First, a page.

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What should a well tuned methanol plug look like?

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What should a well tuned methanol plug look like?

Postby CSH » Sun Apr 22, 2007 1:30 am

Hello,
I was wondering if anyone has any pictures of what a methanol plug looks like on a well tuned race engine. What does it look like when it is too lean and what does it look like when your too rich. Trying to tune without any egt. or AFR gear so I need to rely on plug reading. I am no expert at this and would like to know as much possible. Any input would be appreciated.
Thank you for all your considerations and leads.. Craig
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Postby Stevespeed » Sun Apr 22, 2007 2:56 am

No picture but you need to monitor chamber temps by looking at the color change / cad burn on the plug threads. You should not see anything but clean white porcelin. Depending on spark plug cooling characteristics of your head, a thread down of burn should be safe, two threads getting close to the edge of too hot. You can have sky high egt's and still have cad on the face of the plug. All the egt's show in that instance is the fuel is burning in the pipe instead of in the chamber. Never rely on only one source of info when tuning. Always look at a second source to back up what you THINK you are seeing. Keep in mind different plug makes have different temp thresholds for the cad burn. That is where experiance comes into play.
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Postby CSH » Sun Apr 22, 2007 6:36 am

Stevespeed,
Thanks for your reply. Any info you can think off feel free to throw it at me even if you think is very basic. What does detonation look like on a methanol plug, does it still give you a black peppered look. Is there a color that is visable down inside at the bottom of the porcelin if you go to rich or will it just stay looking like a new plug with no heating color change on the threads. What brand and part no plug would you use on a Yates headed sbf making around 650hp. It might help me use your method as you say different manufactures cad may burn differently. (which brand burns the cad the easiest). On a single dominator manifold feeding 650-675hp with your expirience what fuel presures do you recommend(BLP belt drive)at idle and top end?Engine turns to about 8200rpm.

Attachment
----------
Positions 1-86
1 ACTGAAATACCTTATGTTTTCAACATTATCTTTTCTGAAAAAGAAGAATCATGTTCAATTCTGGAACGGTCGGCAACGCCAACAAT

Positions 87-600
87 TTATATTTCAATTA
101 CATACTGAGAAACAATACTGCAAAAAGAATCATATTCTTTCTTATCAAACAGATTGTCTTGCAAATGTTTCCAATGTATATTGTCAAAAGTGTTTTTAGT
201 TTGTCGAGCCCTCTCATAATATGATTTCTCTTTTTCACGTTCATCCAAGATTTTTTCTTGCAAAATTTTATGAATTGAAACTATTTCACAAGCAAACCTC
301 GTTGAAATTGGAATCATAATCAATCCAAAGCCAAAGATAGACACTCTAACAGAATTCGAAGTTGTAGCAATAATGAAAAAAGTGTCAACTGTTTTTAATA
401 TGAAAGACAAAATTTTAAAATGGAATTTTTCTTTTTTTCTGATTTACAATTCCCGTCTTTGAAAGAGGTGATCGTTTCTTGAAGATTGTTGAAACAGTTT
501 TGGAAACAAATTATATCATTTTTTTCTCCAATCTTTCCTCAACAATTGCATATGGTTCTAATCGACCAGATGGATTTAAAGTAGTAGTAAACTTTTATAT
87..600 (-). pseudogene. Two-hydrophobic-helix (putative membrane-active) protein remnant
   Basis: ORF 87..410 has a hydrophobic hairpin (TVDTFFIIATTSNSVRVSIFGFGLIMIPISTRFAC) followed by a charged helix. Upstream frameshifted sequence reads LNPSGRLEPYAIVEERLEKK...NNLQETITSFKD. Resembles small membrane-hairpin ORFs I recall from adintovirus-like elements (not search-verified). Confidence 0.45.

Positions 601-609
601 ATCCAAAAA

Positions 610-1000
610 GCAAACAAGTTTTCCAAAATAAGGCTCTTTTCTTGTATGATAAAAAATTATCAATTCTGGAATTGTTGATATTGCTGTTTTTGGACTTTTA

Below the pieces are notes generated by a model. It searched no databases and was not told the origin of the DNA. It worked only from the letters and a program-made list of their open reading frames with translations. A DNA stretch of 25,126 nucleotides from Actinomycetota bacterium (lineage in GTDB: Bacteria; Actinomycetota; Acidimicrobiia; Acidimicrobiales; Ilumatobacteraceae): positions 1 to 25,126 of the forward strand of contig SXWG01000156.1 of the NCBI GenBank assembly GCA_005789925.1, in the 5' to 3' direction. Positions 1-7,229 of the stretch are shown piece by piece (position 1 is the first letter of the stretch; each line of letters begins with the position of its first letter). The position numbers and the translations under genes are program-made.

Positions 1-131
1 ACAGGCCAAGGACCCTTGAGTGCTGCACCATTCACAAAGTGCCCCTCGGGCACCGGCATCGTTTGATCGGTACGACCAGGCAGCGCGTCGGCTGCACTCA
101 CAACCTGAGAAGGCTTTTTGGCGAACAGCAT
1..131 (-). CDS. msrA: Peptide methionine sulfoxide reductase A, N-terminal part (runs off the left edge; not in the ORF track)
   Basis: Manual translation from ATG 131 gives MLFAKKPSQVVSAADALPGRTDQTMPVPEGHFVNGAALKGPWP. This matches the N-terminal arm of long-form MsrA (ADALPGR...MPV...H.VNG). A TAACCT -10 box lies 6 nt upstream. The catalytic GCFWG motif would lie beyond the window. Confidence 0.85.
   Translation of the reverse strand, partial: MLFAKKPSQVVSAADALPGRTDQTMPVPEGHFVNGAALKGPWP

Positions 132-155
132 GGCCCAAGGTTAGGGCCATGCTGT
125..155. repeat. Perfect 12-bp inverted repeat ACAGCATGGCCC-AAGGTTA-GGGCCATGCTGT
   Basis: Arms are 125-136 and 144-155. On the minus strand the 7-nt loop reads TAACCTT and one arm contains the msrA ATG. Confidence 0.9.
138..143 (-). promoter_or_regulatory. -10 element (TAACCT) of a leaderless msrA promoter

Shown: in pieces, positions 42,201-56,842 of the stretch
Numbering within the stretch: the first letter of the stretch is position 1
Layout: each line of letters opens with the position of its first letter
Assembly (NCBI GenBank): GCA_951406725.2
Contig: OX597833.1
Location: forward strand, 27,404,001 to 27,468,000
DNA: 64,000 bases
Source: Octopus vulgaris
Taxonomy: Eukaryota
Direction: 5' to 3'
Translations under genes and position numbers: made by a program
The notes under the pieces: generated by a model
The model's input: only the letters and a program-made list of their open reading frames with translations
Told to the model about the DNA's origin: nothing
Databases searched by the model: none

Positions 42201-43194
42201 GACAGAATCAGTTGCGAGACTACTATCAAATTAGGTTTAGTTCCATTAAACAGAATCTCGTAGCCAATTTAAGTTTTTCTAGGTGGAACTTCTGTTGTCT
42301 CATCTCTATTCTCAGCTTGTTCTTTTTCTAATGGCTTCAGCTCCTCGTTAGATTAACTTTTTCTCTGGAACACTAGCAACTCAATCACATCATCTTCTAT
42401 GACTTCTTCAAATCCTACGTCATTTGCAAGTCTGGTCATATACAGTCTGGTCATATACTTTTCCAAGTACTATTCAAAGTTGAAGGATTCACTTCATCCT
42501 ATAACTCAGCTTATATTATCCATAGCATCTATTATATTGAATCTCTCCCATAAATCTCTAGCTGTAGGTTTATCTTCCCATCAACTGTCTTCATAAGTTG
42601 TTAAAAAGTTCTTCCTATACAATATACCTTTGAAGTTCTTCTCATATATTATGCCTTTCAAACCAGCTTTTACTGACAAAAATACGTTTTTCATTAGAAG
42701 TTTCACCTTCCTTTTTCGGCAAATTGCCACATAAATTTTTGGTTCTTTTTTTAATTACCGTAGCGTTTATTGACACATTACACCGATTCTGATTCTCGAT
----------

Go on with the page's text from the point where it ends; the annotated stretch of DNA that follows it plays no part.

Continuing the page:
On another point of interest for me is at what comp do you think you start to see a gain using methanol against petrol.

Once again I appreciate and thank you for any advice. :) Craig
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Postby Ken0069 » Sun Apr 22, 2007 7:13 am

I don't know how to read an alky plug but I have been running it for about 10 years now with no meltdowns. I usually tune by the time slip (MPH) and EGTs. I've been told by George Rupert that if it get's too lean, you will know it before it hurts parts although I'll admit that I've never had one that lean.

Fuel pressure: My BoLaws pump is setup with internal bypass and a built in regulator. Idles about 4psig and runs between 9 and 11psig down track. That setup will work with either gas or alky as I have run it with both. On gas it will idle at 3psig and down track it's about 7 to 9psig. BoLaws makes damn good stuff! You'll never wear that pump out!

CSH is right about EGTs. I've been chasing my tail now for a while on a 2 circuit 1150 Bill Mitchell Dominator.

There is a thread I started here dealing with a 3 circuit Dominator that has some interesting info and some REAL good links to more info on another site. It's worth the read for sure. There are also some guys posting there from Oz so one of those may be near enough to you that you could visit or phone them for more into. I spent an hour and a half on the phone with a guy across the other side of the US talking about carbs yesterday. Was well worth the time invested!